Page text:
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I have been telling the stories of my early days in the legal profession. On the whole they were fun. It all felt quite miraculous—I had gone from a lowly sergeant in the USAF—one who was often resented as I was the only women or in an early infiltration of women into a previously make career—electronics. Then, little more than 2 years after I drove from Biloxi to Los Angeles I was a lawyer! No one could say I had accomplished nothing or was not smart. I had proved I was—and now I could do amazing things.(No one realizes how many things you could do on your word alone back then.) Being an attorney was indeed an amazing source of power. But it was still fun then. There was no public and ugly sniping between counsel, and no one seemed to hate us… yet.

There was no attorney advertizing back then. For decades—nay centuries—it had been taboo. (Yes, I know that’s hard to believe, but it is true.) “The organized bar traditionally took the position that a lawyer was not permitted to actively publicize his services. In effect, it was presumed that every lawyer had an established clientele, or that a lawyer’s reputation for good work would inevitably lead others to seek out the lawyer’s services. Under this approach, direct publicity for lawyers was strictly controlled.[1] Morgan, Thomas D. (2005) Legal Ethics, p. 145. Thomson-BarBri. ISBN 0-314-15633-X.”

Even now, we are not permitted to “solicit”—I know I know—hard to believe but again… true.   “A solicitation shall not be made by or on behalf of a member or law firm to a prospective client with whom the member or law firm has no family or prior professional relationship, unless the solicitation is protected from abridgment by the Constitution of the United States or by the Constitution of the State of California. A solicitation to a former or present client in the discharge of a member’s or law firm’s professional duties is not prohibited.  (http://avvoblog.com/wp-content/uploads/2009/03/ca-attorney-advertising-rules.pdf)

Bates was decided in 1977 but the trend to change the culture did not catch on right away, and Larry Parker was not up and running in 1983. He was admitted to the Bar in 1973 but the “My attorney got me…’’ ads were not everywhere. The infamous “Larry parker got me 2.1 million” ad aired in 1986 so I guess the die was cast—but it was not until the OJ Simpson trial (in my unscientific opinion) that things got REALLY bad.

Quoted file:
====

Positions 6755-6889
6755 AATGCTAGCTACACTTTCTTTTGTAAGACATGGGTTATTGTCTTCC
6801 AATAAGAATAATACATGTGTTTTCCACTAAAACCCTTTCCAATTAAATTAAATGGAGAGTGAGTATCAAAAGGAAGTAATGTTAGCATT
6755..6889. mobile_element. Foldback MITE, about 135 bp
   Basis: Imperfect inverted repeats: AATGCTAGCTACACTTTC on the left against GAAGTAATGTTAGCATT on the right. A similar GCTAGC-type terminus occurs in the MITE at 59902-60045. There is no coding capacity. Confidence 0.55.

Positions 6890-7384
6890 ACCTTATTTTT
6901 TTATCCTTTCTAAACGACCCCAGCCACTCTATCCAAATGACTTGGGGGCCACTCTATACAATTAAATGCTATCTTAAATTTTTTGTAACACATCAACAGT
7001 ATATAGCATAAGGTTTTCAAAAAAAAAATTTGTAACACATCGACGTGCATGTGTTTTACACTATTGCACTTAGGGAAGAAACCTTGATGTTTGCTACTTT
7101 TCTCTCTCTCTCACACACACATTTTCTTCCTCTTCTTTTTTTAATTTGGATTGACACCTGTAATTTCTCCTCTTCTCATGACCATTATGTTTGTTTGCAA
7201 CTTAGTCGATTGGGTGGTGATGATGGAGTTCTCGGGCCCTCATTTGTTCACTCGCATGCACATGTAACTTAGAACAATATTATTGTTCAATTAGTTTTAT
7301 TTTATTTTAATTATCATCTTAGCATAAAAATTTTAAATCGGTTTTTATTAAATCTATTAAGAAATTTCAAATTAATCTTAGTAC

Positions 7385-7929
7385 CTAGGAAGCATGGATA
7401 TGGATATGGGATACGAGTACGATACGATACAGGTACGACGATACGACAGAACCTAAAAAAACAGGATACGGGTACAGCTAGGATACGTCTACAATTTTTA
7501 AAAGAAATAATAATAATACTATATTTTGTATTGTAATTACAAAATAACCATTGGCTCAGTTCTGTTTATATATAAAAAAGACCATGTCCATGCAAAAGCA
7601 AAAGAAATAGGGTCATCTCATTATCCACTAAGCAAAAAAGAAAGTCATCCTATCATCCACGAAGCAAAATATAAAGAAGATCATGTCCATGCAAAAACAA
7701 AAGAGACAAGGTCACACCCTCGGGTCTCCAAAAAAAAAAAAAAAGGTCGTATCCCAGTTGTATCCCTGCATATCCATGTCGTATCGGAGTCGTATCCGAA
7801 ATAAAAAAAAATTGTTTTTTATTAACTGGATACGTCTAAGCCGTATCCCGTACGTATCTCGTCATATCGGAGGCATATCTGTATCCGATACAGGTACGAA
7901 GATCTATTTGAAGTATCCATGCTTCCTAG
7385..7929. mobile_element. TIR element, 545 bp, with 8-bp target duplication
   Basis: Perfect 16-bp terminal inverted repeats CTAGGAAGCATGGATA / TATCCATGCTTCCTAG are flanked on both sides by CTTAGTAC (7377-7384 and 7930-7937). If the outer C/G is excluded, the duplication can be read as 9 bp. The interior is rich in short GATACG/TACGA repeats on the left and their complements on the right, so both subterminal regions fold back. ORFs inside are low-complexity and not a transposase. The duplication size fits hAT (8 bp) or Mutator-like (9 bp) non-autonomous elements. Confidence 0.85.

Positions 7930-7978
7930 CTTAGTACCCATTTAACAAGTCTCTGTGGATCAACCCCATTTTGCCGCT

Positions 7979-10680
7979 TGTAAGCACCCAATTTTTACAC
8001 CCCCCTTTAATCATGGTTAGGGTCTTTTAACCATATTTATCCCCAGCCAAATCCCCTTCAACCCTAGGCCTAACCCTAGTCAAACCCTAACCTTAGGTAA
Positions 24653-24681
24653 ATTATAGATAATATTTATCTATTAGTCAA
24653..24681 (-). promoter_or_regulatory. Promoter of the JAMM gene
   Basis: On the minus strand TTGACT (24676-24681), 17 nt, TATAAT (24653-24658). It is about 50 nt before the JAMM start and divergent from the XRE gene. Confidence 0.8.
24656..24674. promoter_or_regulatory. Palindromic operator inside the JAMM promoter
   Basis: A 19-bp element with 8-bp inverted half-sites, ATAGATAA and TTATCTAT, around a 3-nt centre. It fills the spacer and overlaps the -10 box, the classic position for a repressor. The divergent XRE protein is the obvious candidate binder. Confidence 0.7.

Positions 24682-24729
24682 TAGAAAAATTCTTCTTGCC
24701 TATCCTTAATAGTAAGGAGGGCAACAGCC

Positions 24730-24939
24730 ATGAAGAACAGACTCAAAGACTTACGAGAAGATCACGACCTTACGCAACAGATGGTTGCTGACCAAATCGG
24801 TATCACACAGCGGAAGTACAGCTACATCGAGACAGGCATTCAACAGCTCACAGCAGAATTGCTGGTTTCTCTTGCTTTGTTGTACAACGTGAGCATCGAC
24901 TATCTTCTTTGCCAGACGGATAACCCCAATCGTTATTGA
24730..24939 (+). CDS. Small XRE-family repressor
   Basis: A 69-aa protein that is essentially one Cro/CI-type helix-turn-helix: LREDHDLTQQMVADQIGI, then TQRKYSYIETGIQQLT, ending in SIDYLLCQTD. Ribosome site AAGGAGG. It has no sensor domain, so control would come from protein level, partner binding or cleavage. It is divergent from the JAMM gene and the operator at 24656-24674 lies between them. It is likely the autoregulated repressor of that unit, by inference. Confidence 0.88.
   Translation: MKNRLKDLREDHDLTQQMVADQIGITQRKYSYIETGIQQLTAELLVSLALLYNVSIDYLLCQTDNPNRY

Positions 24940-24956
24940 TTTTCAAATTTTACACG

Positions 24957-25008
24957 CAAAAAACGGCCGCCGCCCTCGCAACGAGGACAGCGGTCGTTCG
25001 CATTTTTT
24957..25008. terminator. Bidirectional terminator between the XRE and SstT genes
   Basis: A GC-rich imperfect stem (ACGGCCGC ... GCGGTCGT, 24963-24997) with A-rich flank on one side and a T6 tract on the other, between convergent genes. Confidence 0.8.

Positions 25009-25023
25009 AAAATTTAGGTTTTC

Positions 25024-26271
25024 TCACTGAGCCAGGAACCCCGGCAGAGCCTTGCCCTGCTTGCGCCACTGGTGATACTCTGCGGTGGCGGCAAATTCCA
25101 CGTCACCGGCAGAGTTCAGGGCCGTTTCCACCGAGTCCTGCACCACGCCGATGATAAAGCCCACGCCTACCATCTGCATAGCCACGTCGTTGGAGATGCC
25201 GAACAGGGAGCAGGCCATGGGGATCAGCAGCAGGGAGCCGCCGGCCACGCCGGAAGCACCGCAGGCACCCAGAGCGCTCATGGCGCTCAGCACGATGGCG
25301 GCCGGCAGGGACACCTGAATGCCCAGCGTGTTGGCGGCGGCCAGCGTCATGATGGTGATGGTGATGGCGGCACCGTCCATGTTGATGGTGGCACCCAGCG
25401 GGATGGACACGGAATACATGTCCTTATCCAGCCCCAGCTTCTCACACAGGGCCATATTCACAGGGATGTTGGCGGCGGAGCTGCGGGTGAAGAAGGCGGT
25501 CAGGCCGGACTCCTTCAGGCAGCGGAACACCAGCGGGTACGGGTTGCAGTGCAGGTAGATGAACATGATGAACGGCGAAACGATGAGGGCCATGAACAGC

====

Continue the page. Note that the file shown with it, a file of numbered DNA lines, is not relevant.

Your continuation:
What the public does not know is that of Larry got the guy in the ad 2.1 million he’d have had to have been a paraplegic. The ad was so misleading (an attorney may not  “(3) Omit to state any fact necessary to make the statements made, in the light of circumstances under which they are made, not misleading to the public…”  that the California legislature passed what I call the “anti Larry Parker” law. Prest-0 change-o–the ad changed to “Larry Parker got me… You know the story.” Thus Larry avoided actually saying anything misleading–while equally clearly doing JUST what he did with the original ad. Making it sound like anyone could get rich quick. People still believe this. It has never been true.

As an attorney it disgusted me. It still does.

So why am I bitching about this today? Because I busted my butt to help the son of a friend and got… well no respect. No appreciation. Almost no money—and then asked to AGAIN jump in and help the lousy businessman/son… only to be told I had “not done anything.”

No one would EVER think that to be asked for help and then be unable to deliver it (because necessary documents were never provided) would upset the attorney. We all know attorneys are—let’s list:

  • sharks
  • bottom feeding
  • worthy of being buried under the sea
  • rich
  • heartless
  • NOT worthy of braking for…

WANTING to be useful, helpful or able to give an accurate answer? Ha.

Well GUESS WHAT? THAT (being unable to give a good answer) made me crazier than the UTTER lack of appreciation. It STILL bothers me that I cant be sure this kid had any cause of action because he could not be bothered to fax me the contract. He thinks he can find an attorney to do this “on contingency.” This will so not happen. But hey–the ads make it sound easy, right?

No, there is no respect. Thank you Larry Parker. And thank you Robert Shapiro, Legalzoom and the entire misleading advertising industry.

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  1. September 29, 2013 at 10:02 pm

    There is definately a great deal to find out about this topic.
    I really like all of the points you have made.

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